The optional 75hp engine pushed the big Hunter along at a comfortable six knots with very little noise and vibration, and almost no diesel smell. It'll do more, we're sure, but that speed seemed right.
When it was time to kill the 'iron spinnaker' and go sailing we began to appreciate the clever design of the Hunter 45 DS. The test boat was fitted with the company's Mariner Package that included mast furling and a powered rigging winch.
With the outhaul dropped onto the winch, the 45 DS made sail in seconds, as the vertically-battened main emerged from the stick, hauled along the boom track. The vertical battens look odd at first and the leech flutters and pleats, but they make for easy furling and the simplest possible reefing.
The mainsheet traveller was mounted atop Hunter's patented TravelerArch that consisted of paired, heavy-wall stainless steel tubes that form a targa-top over the cockpit and doubled as locators for the various bimini options.
The traveller car operated via lines that led down the arch tubes to camcleats. The mainsheet was worked from the helmsman's position, using the port jib sheet winch, or from the powered halyard winch.
Hunter has opted for a small headsail, with only 110 per cent overlap, making jib handling easy for shorthanded crews and giving a suitable, reefed shape when part-furled. It pulled easily from the furler and was trimmed without much effort.
We didn't anticipate much in the way of windward performance, but the Hunter 45 DS was surprisingly close-winded, albeit with more heel than we expected in a 15 to 18kts nor'easter. However, once settled into a tack, it hummed along at six knots, with just the right amount of weather helm. Puffs sent it upwind, but it didn't roundup wildly, so clawing off a lee shore or twilight racing shouldn't cause the Hunter 45 DS owner any embarrassment.
Satisfied with this experiment, we bore away onto a course more suited to gentlemen who never sail to windward and the Hunter showed its potential. With sheets eased to a broad reach, the 45 DS surged to eight knots in the puffs and seemed reluctant when we turned it away from a Tasman Ocean heading.
The swept-back spreaders didn't cause as much restriction to square-running as we expected. Another surprise was the ease of flying the headie wing-a-wing. The sail dimensions and the wide sheeting base saw the jib self-setting for square running and there was never a time when we looked for a pole to keep it out.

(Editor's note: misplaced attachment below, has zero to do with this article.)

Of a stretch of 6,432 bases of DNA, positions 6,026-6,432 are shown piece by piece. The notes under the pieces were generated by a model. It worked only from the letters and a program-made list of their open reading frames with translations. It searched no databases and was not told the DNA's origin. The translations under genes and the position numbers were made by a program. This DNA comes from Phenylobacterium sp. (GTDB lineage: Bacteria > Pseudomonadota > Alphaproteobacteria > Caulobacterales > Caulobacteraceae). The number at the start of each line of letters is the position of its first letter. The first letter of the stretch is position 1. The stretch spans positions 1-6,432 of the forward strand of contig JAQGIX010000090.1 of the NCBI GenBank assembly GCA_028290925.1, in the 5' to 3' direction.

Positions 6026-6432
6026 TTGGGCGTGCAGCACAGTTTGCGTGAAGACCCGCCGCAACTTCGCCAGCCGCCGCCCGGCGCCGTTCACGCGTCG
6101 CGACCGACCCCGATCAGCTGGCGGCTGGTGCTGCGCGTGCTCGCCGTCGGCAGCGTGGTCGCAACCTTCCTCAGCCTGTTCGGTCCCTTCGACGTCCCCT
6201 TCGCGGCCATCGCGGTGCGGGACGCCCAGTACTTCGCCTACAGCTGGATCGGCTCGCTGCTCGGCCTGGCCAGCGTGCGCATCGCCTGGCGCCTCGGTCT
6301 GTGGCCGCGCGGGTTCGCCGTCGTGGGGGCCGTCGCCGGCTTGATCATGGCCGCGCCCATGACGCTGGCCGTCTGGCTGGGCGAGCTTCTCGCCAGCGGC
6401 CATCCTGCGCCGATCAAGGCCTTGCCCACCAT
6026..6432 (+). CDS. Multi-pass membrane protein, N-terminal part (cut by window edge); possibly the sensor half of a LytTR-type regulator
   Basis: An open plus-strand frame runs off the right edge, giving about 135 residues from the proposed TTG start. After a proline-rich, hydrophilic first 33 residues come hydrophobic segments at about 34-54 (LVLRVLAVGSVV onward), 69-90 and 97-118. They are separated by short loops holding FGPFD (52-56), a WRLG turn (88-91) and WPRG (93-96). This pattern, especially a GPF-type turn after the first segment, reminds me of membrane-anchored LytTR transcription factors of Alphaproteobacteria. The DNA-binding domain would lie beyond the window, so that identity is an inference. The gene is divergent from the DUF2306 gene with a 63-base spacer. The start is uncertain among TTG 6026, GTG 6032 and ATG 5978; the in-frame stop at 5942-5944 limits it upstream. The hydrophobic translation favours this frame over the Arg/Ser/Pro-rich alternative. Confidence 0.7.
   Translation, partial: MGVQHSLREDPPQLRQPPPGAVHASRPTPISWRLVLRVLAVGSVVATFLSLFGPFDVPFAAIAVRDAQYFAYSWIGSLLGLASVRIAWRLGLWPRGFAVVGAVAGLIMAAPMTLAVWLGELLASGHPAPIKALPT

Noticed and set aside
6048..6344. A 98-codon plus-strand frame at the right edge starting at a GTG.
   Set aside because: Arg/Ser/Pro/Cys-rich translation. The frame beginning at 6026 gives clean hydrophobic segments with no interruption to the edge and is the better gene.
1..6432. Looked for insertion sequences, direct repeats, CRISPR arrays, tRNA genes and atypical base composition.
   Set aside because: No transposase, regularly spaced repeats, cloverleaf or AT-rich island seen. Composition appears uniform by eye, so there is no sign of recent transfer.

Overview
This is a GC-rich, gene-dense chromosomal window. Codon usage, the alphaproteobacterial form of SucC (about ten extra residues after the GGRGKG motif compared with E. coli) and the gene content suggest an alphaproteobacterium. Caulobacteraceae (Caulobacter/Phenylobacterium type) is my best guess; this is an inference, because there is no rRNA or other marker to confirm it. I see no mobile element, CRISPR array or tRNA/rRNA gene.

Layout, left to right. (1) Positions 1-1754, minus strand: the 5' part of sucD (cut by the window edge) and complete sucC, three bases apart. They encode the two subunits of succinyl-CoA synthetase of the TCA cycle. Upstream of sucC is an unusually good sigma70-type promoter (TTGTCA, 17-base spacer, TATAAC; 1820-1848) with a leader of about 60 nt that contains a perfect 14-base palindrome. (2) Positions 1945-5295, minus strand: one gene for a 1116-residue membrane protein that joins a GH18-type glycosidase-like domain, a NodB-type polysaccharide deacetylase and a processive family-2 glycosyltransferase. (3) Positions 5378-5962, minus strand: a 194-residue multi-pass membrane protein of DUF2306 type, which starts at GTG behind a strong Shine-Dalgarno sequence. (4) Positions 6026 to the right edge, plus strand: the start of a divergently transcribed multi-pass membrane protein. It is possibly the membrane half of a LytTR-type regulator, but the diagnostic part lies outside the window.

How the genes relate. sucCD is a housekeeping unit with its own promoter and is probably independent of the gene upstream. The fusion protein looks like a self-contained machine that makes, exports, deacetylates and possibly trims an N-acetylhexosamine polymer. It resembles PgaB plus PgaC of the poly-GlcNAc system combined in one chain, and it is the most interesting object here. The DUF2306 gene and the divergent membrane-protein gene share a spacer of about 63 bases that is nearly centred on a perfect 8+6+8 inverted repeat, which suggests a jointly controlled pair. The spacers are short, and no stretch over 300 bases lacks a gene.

We were nervous about gybing a boat without backstay in 20kts-plus puffs, but Hunter's Matt Hayes assured us it would cause no drama at up to 40kts. (Hayes, an ex-Olympic yachtsman, can often be seen at the wheel of Ragamuffin, so he knows the odd thing about sailing in harsh conditions.) Even so, we're sure many shorthanded crews would opt for a granny gybe, so we threw in a couple of those as well. The easy handling rig made any changes of direction a breeze.
With a little practice it's possible to tack and gybe the Hunter 45 DS single-handedly, letting the optional autopilot take care of the steering.
Above and below decks, underway, we were impressed with the number of handholds, making it easy and safe for the crew to move about in a seaway.
All this hard work, sun and wind had dried out our throats, so we steered for a mooring to partake of some refreshment. The engine sprang to life at the turn of the key and the sails rolled up as easily as they'd unfurled.
At no stage of sail unfurling, handling and stowing did anyone have to leave the safety of the cockpit. As we swung around a secure mooring, sipping cold ones, we finally appreciated the hidden charms of this cleverly designed yacht.
Specifications: Hunter 45 DS
PRICE AS TESTED
Mariner Package (electric halyard/mainsheet winch, freezer, in-mast furling, inverter, memory foam mattress in owner's cabin, quiet-flush heads, Raymarine ST-60 wind instruments, bimini, Bose sound system, three-burner stove, flat-panel TV), deep keel, epoxy barrier coat, spray dodger, super-digi TV antennae, engine upgrade, autopilot, swivelling chartplotter at helm
Material: FRP monolithic and balsa sandwich hull, and plywood sandwich deck
Length overall: 13.66m
Hull length: 12.83m
Waterline length: 11.94m
Draft: 1.52m (1.98m optional)
Berths: Two doubles (tri-cabin layout optional)
Sail area: 89.37m2 (standard); 85.94m2 (with boom-roller furling main); 90.58m2 (with mast-furling main with vertical battens); asymmetric spinnaker optional
Make/model: Yanmar diesel 4JH4E (4JH4GTBE optional)
Type: Shaft drive
Rated HP: 54hp (75hp optional)
Prop: Fixed three-blade
US Yachts Pty Ltd,
Sydney By Sail Festival Pontoon,
Darling Harbour, Sydney, NSW
Post: P.O. Box Q1195, QVB, Sydney, NSW, 1230